Understanding the Paycheck Protection Program
As part of the CARES Act passed by Congress on March 26, the federal government is implementing many programs to help businesses. One such program is the Paycheck Protection Program (PPP), meant to incentivize business owners and decisionmakers to keep employees on their payrolls. Like many of the other loans authorized by the CARES Act, these loans will be disbursed through Small Business Administration (SBA) lenders. Here are a few of your questions about the Paycheck Protection Program, answered.
What is the Paycheck Protection Program?
The Paycheck Protection Program is intended to provide cash-flow assistance to businesses through federally guaranteed loans. The loans are disbursed to employers who maintain their payroll during the COVID-19 declared emergency. Employers who comply with payroll maintenance are eligible for loan forgiveness for certain expenses and 8 weeks of payroll forgiveness. Payroll forgiveness will be determined by employee retention rates and salary levels.
Unlike other loans provided by the SBA, the PPP loans are not subject to SBA fees. Payment can also be deferred for six to twelve months in an effort to ensure that businesses can make their other payments and keep their doors open in the wake of COVID-19.
Small businesses and other businesses, like nonprofits, can apply for the loans if they had economic injury as a result of the state of emergency. The dates of economic injury are between February 15, 2020 and June 30, 2020. The CARES Act also provides that the program be retroactive to February 15, 2020 to incentivize employers to bring laid off and furloughed employees back onto their payroll.
Who is eligible for the Program?
In order to be eligible for the PPP, the business must have been in operation on February 15, 2020. This is a measure enacted by Congress to dissuade loan application fraud. In addition to being in operation on February 15, Congress and the SBA have given the following guidelines for who is eligible for the PPP:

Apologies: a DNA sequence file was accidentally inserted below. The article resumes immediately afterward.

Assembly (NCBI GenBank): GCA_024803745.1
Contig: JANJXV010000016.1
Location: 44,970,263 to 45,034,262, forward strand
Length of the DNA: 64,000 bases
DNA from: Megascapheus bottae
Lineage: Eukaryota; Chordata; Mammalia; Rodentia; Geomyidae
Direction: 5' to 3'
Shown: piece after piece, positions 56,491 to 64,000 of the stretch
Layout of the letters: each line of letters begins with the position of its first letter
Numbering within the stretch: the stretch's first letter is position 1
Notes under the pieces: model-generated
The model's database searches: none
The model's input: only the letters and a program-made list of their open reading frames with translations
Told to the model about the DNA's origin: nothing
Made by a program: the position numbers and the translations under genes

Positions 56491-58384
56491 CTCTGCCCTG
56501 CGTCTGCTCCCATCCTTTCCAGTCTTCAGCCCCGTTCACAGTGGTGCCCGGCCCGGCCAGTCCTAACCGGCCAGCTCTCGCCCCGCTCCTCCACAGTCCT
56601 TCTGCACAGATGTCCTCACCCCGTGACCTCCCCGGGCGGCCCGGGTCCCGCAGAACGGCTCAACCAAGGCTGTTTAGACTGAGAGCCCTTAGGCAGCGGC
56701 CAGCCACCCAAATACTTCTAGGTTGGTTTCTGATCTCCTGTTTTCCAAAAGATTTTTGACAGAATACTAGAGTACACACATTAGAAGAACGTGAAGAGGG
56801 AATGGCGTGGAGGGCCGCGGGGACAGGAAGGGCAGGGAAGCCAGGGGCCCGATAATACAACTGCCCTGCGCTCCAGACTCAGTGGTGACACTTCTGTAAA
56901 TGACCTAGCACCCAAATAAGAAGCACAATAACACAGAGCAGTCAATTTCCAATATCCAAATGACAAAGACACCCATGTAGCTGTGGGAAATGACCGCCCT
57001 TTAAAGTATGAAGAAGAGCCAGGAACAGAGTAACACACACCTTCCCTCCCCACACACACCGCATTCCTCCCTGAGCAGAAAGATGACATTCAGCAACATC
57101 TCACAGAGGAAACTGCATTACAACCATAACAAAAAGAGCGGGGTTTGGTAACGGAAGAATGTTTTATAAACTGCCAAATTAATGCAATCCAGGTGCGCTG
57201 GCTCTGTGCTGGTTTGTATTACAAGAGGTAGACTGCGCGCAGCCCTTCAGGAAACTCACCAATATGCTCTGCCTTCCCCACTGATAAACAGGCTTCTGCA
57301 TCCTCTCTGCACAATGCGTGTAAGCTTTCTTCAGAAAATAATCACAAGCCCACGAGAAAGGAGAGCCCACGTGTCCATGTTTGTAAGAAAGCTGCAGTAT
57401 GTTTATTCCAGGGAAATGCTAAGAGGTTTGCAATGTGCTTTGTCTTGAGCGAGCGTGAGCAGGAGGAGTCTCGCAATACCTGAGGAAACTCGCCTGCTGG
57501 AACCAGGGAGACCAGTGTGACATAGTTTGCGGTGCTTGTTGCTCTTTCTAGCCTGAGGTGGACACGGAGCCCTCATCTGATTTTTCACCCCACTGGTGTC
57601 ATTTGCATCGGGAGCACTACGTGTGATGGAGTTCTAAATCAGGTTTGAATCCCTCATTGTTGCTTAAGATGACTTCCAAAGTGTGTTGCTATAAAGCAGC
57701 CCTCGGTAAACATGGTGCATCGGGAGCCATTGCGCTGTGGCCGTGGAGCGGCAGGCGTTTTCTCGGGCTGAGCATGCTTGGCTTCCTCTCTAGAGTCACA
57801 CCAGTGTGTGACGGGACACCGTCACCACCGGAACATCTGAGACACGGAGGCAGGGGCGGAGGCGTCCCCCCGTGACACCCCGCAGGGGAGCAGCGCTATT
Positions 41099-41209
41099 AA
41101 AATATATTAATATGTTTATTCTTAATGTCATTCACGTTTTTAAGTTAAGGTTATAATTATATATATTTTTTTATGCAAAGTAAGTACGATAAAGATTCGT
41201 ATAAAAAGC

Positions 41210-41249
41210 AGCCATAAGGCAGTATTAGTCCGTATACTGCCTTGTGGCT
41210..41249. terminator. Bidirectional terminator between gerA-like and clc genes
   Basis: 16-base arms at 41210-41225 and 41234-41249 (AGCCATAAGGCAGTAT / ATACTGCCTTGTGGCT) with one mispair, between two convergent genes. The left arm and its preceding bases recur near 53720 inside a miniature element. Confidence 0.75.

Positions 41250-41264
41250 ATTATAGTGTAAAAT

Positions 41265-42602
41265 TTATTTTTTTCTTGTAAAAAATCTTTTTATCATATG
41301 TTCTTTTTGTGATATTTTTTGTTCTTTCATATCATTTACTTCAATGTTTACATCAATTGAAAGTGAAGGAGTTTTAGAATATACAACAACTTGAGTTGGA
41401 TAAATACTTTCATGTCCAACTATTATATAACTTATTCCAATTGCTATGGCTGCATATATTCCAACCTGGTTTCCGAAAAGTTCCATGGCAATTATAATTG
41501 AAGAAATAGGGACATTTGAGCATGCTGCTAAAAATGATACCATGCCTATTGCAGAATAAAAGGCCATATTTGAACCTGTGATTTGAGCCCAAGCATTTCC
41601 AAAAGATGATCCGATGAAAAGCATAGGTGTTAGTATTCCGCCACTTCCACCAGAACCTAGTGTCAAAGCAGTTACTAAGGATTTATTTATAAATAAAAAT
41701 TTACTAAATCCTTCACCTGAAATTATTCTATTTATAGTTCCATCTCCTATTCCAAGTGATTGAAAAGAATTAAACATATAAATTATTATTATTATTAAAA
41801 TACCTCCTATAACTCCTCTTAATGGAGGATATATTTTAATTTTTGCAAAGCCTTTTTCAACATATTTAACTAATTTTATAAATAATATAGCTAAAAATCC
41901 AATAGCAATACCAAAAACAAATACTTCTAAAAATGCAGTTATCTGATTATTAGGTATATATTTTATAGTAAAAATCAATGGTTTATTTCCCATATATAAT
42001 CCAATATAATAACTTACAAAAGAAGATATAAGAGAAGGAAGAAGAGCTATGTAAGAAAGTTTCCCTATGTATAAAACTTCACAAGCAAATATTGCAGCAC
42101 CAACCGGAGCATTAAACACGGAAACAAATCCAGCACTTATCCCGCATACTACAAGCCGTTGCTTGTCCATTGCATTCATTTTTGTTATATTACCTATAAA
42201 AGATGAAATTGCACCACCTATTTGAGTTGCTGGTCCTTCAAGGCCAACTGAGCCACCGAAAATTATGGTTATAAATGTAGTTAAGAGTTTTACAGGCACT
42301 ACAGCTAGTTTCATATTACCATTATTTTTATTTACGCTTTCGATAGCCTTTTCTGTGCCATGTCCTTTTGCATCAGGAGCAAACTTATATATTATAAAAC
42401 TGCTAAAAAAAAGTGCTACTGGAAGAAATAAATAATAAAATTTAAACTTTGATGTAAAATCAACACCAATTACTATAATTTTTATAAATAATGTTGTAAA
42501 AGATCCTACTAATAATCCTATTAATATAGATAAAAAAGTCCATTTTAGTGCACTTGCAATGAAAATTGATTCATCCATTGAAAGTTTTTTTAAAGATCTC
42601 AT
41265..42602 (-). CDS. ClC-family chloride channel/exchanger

- Any of the following businesses with fewer than 500 employees or the applicable North American Industry Classification System (NAICS) standard provided by the SBA:
- Small businesses
- 501(c)(3) nonprofits
- 501(c)(19) veterans organizations
- Tribal business concerns
- Independent contractors
- Certain self-employed individuals
- Any business that employs fewer than 500 employees per physical location with an NAICS code beginning with 72 will have their affiliation rules waived
- Affiliation rules are also waived for businesses assigned a franchise identifier code by the SBA
How do you apply for the Paycheck Protection Program?
You can apply for a PPP loan through any of the SBA’s pre-approved 7(a) lenders. These include banks, credit unions and other financial institutions. The CARES Act also gives the SBA the resources to approve additional lenders to accommodate the influx of applicants. A list of SBA-approved 7(a) lenders can be found here.
To apply, you’ll need the following statements, reports and documentation:
- Your 2019 IRS Quarterly 940, 941 or 944 payroll tax reports
- The last twelve months of payroll reports beginning with your last payroll date
- 2019 IRS Form 1099 for any independent contractors that would otherwise be your employee
- Documentation with the total of all health insurance premiums paid by the company
- Documents showing the sum of all company-paid retirement funding
- Documentation of employer contributions to 401K and IRA plans
What can I use my PPP funding for?